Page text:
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  • Outcome of Transsphenoidal Surgery for Cushing’s Disease: A Single Center Experience Over 32 Years

    Final Number:

    Todd Charles Hollon MD; William F Chandler

    Study Design:

    Subject Category:

    Meeting: Congress of Neurological Surgeons 2015 Annual Meeting

    Introduction: Transsphenoidal surgery is the standard approach for treating Cushing’s disease. Evidence is needed to document effectiveness.

    Methods: Our objective was to analyze results of transsphenoidal surgery in 276 consecutive patients, including 19 children. Medical records were reviewed for patients treated initially with surgery for Cushing’s disease for the period 1980-2012. Radiographic features, pathology, remissions, recurrences, and complications were recorded. Patients were categorized for statistical analysis based on tumor size (microadenomas, macroadenomas, and negative imaging) and remission type (Type 1=morning cortisol = 3 µg/dl; Type 2=morning cortisol normal).

    Results: Females comprised 78% of patients and were older than men. Imaging showed 50% microadenomas, 13% macroadenomas, and 37% negative for tumor. Remission rates for microadenomas, macroadenomas, and negative imaging were 89%, 66%, and 71%, respectively. Patients with microadenomas were more likely to have Type 1 remission. Pathology showed ACTH-secreting adenomas in 82% of microadenomas, 100% of macroadenomas, and 43% of negative imaging. Incidence of hyperplasia was 8%. The finding of hyperplasia or no tumor on pathology predicted treatment failure. Recurrence rate was 17%, with average time to recurrence of 4.0 years. Patients with Type 1 remission had a lower rate of recurrence (13% Type 1 vs. 50% Type 2) and a longer time to recurrence. Children had similar imaging findings, remission rates, and pathology. There were no operative deaths.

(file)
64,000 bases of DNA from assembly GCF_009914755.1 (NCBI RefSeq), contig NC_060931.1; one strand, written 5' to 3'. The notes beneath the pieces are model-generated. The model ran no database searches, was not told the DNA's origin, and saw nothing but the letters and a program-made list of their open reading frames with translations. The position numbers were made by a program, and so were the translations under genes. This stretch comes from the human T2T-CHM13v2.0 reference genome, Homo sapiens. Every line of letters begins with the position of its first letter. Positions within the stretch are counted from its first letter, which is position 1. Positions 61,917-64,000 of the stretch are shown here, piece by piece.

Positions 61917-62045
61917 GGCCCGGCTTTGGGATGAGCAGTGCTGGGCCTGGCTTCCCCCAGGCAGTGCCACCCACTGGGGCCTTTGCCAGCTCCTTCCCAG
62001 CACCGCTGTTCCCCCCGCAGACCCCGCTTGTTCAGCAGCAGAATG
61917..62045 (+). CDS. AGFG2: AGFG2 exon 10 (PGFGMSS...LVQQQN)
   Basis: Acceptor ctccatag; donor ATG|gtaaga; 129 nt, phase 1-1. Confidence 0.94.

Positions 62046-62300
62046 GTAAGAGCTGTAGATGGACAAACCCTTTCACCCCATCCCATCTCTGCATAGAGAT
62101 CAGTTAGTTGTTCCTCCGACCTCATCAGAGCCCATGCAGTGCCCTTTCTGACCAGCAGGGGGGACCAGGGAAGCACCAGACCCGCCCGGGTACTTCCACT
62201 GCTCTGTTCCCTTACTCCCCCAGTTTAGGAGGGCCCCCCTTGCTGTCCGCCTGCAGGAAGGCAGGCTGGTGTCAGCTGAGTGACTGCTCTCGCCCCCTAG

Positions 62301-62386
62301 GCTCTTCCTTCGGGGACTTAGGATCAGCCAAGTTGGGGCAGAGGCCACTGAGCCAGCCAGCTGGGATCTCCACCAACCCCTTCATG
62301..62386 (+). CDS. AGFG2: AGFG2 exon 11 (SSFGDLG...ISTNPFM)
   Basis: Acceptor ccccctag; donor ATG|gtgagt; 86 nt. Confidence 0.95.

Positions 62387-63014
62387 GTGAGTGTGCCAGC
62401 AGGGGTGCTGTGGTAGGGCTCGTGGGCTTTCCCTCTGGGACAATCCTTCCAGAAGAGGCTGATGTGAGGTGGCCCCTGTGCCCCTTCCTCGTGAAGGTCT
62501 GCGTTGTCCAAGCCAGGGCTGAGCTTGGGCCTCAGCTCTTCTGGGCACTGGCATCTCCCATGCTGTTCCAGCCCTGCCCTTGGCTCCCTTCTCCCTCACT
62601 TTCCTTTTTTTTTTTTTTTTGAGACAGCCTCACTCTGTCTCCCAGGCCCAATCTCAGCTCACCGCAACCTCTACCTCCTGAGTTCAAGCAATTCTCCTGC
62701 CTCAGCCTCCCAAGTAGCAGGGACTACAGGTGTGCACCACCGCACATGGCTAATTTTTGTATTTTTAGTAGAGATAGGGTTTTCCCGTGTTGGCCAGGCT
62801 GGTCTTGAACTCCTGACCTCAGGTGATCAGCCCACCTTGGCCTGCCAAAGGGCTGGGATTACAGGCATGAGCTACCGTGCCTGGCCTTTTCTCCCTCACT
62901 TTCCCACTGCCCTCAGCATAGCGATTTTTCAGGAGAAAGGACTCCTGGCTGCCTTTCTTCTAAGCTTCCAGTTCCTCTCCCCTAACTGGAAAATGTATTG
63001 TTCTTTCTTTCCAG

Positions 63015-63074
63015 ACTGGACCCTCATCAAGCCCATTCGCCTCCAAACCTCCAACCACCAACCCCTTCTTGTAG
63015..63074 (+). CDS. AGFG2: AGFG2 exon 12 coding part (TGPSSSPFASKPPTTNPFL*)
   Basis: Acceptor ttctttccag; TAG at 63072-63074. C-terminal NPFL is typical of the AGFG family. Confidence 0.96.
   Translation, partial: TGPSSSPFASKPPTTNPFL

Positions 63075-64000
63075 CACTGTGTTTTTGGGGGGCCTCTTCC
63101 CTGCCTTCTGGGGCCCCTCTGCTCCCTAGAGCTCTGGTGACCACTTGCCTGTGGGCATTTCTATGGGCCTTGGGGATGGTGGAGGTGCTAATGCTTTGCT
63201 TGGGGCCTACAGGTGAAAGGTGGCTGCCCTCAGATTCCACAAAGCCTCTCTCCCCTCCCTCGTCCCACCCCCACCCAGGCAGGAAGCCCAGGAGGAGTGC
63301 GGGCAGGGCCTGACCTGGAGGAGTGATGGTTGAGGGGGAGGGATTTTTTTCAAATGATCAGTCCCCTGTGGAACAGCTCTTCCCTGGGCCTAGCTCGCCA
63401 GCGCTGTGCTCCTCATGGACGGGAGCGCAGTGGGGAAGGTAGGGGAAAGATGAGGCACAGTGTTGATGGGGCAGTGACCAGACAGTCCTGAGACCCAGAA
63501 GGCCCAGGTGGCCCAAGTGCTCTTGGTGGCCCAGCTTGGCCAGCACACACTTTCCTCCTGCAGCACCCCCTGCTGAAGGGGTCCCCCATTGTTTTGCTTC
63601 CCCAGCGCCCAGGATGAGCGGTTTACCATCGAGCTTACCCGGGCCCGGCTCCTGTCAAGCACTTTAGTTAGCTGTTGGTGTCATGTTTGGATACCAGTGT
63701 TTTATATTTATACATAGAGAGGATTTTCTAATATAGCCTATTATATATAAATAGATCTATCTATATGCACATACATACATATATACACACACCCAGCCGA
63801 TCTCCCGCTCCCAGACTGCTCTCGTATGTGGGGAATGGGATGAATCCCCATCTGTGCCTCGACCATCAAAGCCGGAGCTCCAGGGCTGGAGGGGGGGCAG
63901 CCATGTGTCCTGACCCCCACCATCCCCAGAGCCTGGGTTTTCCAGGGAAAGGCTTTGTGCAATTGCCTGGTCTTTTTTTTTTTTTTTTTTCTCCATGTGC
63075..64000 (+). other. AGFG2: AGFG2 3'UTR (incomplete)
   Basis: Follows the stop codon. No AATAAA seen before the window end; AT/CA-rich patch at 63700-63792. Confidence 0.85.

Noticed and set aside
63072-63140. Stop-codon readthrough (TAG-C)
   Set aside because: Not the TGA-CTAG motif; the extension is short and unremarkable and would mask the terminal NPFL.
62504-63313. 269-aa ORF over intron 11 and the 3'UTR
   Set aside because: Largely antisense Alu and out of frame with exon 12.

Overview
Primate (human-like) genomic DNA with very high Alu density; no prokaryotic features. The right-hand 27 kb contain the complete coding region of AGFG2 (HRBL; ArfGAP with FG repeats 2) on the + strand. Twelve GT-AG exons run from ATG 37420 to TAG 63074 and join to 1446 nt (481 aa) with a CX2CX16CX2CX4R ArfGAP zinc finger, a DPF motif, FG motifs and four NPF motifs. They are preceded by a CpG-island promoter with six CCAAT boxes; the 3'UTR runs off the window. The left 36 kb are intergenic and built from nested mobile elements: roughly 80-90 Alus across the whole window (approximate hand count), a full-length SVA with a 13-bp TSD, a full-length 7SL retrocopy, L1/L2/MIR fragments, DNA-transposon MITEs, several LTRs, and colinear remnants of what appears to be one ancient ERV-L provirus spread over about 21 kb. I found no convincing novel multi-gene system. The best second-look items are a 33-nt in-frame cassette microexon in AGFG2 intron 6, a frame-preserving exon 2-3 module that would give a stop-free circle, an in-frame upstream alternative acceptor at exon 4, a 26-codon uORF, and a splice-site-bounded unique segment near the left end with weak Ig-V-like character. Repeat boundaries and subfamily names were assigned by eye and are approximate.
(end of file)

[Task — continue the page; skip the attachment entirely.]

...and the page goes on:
Conclusions: Transsphenoidal surgery provides a safe and effective treatment for Cushing’s disease. For both adults and children, the best outcomes occurred in patients with microadenomas and/or those with Type 1 remission.

    Patient Care: Improve the understanding of treatment response, remission, and recurrence of Cushing's disease managed with transsphenoidal surgery

    Learning Objectives: By the conclusion of this session, participants should be able to 1) recognize transphenoidal surgery as safe and effective for treatment of Cushing's disease and 2) that the best outcomes occur in patients with microadenomas and those with Type 1 remissions following transsphenoidal surgery.


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